I was trying to be mindful of the question of representation and that representing politics is not enacting politics. I don’t think showing an issue is necessarily doing anything about it. I’m interested in practices that are aware of the place that they have within the world—sustainability, for example. There is a lot of artwork and exhibitions dealing with questions of the environment, sustainability, et cetera. But art production is, as you know, a disaster for the environment. It is tricky to point out the failings of other fields on the environment without really looking at ourselves and what we do. Some artists are aware of it and integrate that awareness into their work. And some artists don’t need to talk about it, but are very respectful in the way that they produce their art or in the way that they circulate it. They have an ethic within their studios. Neil Beloufa is someone I’ve known for years and I’ve really seen his process evolve. Neil is really aware of the contradictions of his place in the world as an artist. He’s someone who has tried to create a system within his studio where everyone, including himself, is paid the same. Of course he’s the one getting an exhibition, but everyone in the studio has an equal place, et cetera. That’s not visible in his work. It’s not something he advertises. But it’s interesting to see how the process becomes almost more political or more ethically grounded than what the work represents.

Is it important to convey that to an audience?

The audience is in contact with the artwork. The rest of it is more of an institutional concern, I would say. Being at the head of an institution, I feel the need—even more so than before the pandemic—to work with artists who take risks to reinvent their practice, constantly formulate their own language to create a syntax, that’s at the intersection of their personal, imaginary, and the world that we live in, and who really propose new ways of thinking, of making, and of being in the world. Artists who are not afraid of non-linear advice and who are not responding to the expectations that are placed upon them.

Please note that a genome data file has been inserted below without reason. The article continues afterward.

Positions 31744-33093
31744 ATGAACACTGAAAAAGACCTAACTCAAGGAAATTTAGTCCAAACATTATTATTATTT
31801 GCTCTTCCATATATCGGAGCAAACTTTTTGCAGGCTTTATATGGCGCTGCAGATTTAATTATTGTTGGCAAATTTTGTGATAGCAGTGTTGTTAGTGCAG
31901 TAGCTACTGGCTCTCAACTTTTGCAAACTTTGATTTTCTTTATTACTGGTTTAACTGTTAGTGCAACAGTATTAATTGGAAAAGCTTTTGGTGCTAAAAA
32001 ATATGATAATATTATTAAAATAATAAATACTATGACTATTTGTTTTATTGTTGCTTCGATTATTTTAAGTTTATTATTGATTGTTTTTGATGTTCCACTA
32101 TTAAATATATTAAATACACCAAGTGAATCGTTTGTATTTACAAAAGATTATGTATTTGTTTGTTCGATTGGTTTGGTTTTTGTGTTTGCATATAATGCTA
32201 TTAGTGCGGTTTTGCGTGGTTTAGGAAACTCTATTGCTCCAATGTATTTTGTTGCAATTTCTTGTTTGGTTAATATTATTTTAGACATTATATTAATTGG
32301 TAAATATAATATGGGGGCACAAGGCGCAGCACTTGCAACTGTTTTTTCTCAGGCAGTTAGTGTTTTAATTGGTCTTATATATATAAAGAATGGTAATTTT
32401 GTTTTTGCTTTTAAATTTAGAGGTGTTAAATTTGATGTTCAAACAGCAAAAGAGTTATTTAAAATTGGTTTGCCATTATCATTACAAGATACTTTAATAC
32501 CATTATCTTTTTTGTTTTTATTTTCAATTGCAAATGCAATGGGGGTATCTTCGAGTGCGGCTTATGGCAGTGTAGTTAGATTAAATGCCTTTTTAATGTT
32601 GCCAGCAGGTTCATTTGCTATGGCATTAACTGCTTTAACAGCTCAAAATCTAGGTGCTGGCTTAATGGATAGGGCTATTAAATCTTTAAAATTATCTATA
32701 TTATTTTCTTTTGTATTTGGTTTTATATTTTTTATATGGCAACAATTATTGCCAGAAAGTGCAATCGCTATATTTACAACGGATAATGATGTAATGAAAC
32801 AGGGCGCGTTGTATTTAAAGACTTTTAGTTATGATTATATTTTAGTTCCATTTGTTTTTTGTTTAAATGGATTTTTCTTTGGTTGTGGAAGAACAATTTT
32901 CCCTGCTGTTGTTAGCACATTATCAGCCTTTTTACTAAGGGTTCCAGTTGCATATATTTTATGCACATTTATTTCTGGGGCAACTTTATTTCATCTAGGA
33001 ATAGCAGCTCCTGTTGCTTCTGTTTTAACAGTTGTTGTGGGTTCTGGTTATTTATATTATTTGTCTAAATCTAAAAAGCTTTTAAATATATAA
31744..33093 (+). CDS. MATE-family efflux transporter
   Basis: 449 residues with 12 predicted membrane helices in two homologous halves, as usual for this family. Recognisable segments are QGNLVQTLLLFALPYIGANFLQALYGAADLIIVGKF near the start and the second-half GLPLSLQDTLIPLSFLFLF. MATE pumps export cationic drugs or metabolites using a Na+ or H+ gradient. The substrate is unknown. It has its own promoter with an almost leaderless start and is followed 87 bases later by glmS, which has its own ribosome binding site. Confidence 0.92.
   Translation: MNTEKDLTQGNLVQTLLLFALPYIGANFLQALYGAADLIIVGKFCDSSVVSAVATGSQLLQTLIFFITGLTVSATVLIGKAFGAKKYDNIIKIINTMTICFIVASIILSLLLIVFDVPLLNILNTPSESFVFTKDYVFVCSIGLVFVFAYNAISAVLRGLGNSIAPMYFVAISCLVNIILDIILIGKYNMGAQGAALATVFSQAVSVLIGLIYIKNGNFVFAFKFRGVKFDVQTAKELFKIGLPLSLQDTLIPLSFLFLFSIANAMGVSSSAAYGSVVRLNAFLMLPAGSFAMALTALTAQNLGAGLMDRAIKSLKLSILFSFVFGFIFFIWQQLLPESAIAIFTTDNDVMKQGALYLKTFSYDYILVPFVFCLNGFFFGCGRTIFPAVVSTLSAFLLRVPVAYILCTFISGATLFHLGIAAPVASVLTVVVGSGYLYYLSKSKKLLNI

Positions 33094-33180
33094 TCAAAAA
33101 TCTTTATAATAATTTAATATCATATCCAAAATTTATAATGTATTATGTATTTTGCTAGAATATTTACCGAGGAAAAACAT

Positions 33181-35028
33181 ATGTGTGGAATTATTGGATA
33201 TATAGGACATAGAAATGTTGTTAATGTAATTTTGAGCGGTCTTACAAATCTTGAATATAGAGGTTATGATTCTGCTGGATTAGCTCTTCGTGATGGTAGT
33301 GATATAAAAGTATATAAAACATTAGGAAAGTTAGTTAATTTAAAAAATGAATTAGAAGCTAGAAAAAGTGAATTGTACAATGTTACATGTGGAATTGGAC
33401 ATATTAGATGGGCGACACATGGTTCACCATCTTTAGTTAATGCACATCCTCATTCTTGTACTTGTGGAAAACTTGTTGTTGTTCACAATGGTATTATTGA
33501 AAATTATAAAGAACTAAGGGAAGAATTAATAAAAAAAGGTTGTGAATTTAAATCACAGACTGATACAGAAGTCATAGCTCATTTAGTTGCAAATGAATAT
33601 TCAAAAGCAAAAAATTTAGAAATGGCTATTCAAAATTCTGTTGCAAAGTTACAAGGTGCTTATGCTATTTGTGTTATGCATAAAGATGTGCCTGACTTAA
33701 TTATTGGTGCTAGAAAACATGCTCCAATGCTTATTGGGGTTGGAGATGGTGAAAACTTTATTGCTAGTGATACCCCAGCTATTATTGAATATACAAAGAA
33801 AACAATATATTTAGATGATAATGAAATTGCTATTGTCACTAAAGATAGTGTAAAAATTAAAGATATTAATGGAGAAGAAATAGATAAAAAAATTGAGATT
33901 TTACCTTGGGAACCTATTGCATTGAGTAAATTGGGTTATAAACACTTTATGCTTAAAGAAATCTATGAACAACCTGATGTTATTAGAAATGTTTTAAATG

The exhibition you just opened at the Ren is about friendship. The institution of friendship has been really affected by this pandemic.

Herve Guibert, Han Georg et Thierry a Montecatini, 1983.

Herve Guibert, Han Georg et Thierry a Montecatini, 1983.

Definitely. It’s a show that came out of something rather personal, but I hope it can expand and reach a broader context. Not long ago, when [art critic] Bruce Hainley asked me to teach a class at Art Center in Los Angeles on Zoom, he said, “Pick a subject that you think a young artist should learn about.” Spontaneously, friendship came to mind. Maybe because I was also recently reading Mathieu Lindon’s 2011 book Learning What Love Means, which tells the story of his friendship with Michel Foucault and the circle around him at the time, which brought me to Foucault himself on friendship as a way of life. I started thinking about friendship as a relationship that is outside of institutions. And I was also reading this amazing, amazing book of poems by Danez Smith, about the saving grace of a friendship, and the title of the exhibition, “Smashing Into My Heart,” comes from there.